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HMS Sovereign of the Seas
1637

Sovereign of the Seas was a 17th century warship of the English Navy. She was ordered as a 90-gun first-rate ship of the line of the English Royal Navy, but at launch was armed with 102 bronze guns at the insistence of the king. She was later renamed Sovereign, and then Royal Sovereign. The ship was launched on October 13, 1637 and served from 1638 until 1697. She was built by Peter Pett under the guidance of his father Phineas, the king's master shipwright.

She was the most extravagantly decorated warship in the Royal Navy, completely adorned from stern to bow with gilded carvings against a black background. The money spent making her, £65,586 (equal to £8,195,183 today), helped to create the financial crisis for Charles I that contributed to the English Civil War.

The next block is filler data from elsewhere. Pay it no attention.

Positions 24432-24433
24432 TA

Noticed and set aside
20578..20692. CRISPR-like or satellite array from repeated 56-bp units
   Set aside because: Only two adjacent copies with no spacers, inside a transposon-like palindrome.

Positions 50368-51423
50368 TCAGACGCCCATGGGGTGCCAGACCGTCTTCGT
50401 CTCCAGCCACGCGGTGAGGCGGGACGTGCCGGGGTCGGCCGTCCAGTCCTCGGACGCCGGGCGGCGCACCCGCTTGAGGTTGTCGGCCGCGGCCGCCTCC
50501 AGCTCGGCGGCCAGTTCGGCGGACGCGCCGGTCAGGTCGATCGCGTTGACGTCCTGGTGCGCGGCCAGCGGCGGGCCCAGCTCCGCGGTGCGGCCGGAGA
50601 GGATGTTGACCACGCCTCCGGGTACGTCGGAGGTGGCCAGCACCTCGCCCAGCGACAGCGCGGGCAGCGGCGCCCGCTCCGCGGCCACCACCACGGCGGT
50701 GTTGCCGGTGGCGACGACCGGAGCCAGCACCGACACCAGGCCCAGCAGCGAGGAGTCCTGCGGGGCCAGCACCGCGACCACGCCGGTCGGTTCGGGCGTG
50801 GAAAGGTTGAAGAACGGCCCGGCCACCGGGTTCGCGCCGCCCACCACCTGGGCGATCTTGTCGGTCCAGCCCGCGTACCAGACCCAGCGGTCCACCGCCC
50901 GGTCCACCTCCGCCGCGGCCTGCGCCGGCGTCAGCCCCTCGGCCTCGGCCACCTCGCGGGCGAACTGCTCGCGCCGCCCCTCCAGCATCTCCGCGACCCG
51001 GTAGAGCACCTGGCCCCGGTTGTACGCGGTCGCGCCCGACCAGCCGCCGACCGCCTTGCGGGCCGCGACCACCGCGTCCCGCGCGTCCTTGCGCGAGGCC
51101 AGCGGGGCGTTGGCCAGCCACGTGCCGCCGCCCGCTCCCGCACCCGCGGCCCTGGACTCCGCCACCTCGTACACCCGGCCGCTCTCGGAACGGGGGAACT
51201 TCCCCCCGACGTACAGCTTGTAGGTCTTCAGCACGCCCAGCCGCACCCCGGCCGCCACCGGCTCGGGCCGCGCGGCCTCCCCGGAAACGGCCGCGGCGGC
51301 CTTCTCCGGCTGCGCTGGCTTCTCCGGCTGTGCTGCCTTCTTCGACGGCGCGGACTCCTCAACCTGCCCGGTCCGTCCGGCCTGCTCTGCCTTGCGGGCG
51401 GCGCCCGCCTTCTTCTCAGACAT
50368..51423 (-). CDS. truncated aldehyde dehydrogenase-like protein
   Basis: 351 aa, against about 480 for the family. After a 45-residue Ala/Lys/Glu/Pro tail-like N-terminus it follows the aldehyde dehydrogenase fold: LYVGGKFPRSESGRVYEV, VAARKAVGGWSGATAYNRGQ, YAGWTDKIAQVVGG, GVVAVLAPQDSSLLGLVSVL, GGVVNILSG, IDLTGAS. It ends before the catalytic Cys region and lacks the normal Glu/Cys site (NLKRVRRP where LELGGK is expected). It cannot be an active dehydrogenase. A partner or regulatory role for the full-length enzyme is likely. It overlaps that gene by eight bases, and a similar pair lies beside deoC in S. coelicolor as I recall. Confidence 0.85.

The Sovereign of the Seas was not so much built because of tactical considerations, but as a deliberate attempt to bolster the reputation of the English crown. Her name was, in itself, a political statement as Charles tried to revive the perceived ancient right of the English kings to be recognised as the 'lords of the seas.'

As originally built she carried 100 guns, had a keel length of 127 feet, a 47 foot beam, and displaced 1605 tons.

HMS Sovereign of the Seas 1637

 

HMS Sovereign of the Seas 1637

 

The first engraving by John Payne currently in the National Maritime Museum, Greenwich is the "official" portrait of the ship.

The second drawing, by Willem van de Velde the Elder, shows the Sovereign as built.

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